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Let’s start with the parents. For some time, we have been judging the school’s effectiveness in closing the gap between disadvantaged pupils and their peers. This, it turns out, is only one tiny part of the picture. We are now able analyse parent attitudes and actions towards their child’s school and determine if the parents themselves are a help or hindrance to a school’s success. One of the ways in which we do this is by monitoring social media and cross referencing this with an annual freedom of information request for the number of times the parents have discussed the same issues with the school. If parents are openly negative about the school on social media but do not seek to engage with the school then they will be judged to have a negative impact on the school’s capacity to raise standards.

For a parent to be judged as having a positive impact on the school’s capacity to raise standards then, although they may not always necessarily agree with all school decisions, they will always engage with the school respectfully, and through the appropriate channels, and will most likely support the school ethos. Schools will be asked to keep a permanent record of their top ten parents and carers who they believe to be their most positive and negative influencers. This information will be available on the dashboard which schools must publish on their websites.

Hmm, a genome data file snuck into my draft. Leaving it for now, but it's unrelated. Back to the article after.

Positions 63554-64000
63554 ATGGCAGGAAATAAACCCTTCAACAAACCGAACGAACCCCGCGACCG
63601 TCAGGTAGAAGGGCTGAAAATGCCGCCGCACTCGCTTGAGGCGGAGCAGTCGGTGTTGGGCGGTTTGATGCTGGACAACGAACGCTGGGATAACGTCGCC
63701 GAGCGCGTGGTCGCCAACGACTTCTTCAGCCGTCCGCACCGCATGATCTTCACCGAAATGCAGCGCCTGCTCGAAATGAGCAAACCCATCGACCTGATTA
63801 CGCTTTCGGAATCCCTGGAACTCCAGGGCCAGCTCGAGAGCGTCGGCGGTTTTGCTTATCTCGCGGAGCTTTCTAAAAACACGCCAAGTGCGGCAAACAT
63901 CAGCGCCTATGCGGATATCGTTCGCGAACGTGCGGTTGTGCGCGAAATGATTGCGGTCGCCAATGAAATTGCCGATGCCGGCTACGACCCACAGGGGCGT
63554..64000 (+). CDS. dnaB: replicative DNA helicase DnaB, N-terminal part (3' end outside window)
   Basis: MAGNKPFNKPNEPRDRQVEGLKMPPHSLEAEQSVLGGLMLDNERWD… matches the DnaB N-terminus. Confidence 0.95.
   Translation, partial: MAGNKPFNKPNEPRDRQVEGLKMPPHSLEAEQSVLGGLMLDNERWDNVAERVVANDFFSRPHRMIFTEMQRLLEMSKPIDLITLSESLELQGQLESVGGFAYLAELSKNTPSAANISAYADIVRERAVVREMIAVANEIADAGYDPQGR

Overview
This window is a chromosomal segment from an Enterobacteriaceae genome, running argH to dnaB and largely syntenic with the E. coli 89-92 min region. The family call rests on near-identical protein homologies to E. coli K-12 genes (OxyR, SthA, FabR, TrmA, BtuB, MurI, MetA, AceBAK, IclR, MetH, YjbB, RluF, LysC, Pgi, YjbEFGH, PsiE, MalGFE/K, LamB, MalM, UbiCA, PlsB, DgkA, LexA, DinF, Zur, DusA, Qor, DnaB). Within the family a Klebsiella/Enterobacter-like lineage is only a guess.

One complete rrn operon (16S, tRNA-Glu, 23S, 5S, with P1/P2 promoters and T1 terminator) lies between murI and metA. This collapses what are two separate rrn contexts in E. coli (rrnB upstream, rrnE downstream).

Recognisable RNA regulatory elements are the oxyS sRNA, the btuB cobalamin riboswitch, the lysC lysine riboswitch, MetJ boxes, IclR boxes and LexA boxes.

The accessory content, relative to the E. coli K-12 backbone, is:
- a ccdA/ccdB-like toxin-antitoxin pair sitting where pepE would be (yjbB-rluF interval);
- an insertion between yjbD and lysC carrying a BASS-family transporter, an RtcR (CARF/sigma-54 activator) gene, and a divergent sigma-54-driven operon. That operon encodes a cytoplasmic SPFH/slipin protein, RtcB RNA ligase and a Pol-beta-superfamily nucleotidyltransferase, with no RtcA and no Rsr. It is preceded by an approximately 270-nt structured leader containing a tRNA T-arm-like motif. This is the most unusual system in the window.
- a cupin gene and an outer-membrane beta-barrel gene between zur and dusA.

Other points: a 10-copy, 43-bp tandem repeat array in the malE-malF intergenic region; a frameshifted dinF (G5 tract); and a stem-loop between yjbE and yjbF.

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During an inspection, the Inspectors will expect to speak to these key parents that will, alongside additional data collected during the visit, enable them to make a judgement of the school’s parent pull. This is a measure that seeks to determine by what degree the school is enabled by the parent community. A negative pull score may indicate that a school faces a statistically significant negative mind-set challenge from its community that may hinder its performance. A positive pull score may indicate that the parents are fully behind the school and work with them in a supportive and/or challenging role. On the dashboard, a school’s effectiveness in other areas of the inspection framework will be off-set by their parent pull score. For example, a good performing school with a negative parent pull score will likely have a leadership and management judgement rated higher than a similarly, or lower, performing school, but who have a positive parent pull score. Confused? Good. Additionally, the dashboard will make very clear whether the parent community are outstanding or good contributors to the school’s success or whether they require improvement. If the parents are judged to be inadequate the governors and PTA will be expected to put in place a parent improvement plan within three weeks with some parents being excluded from social media until sufficient improvements have been made.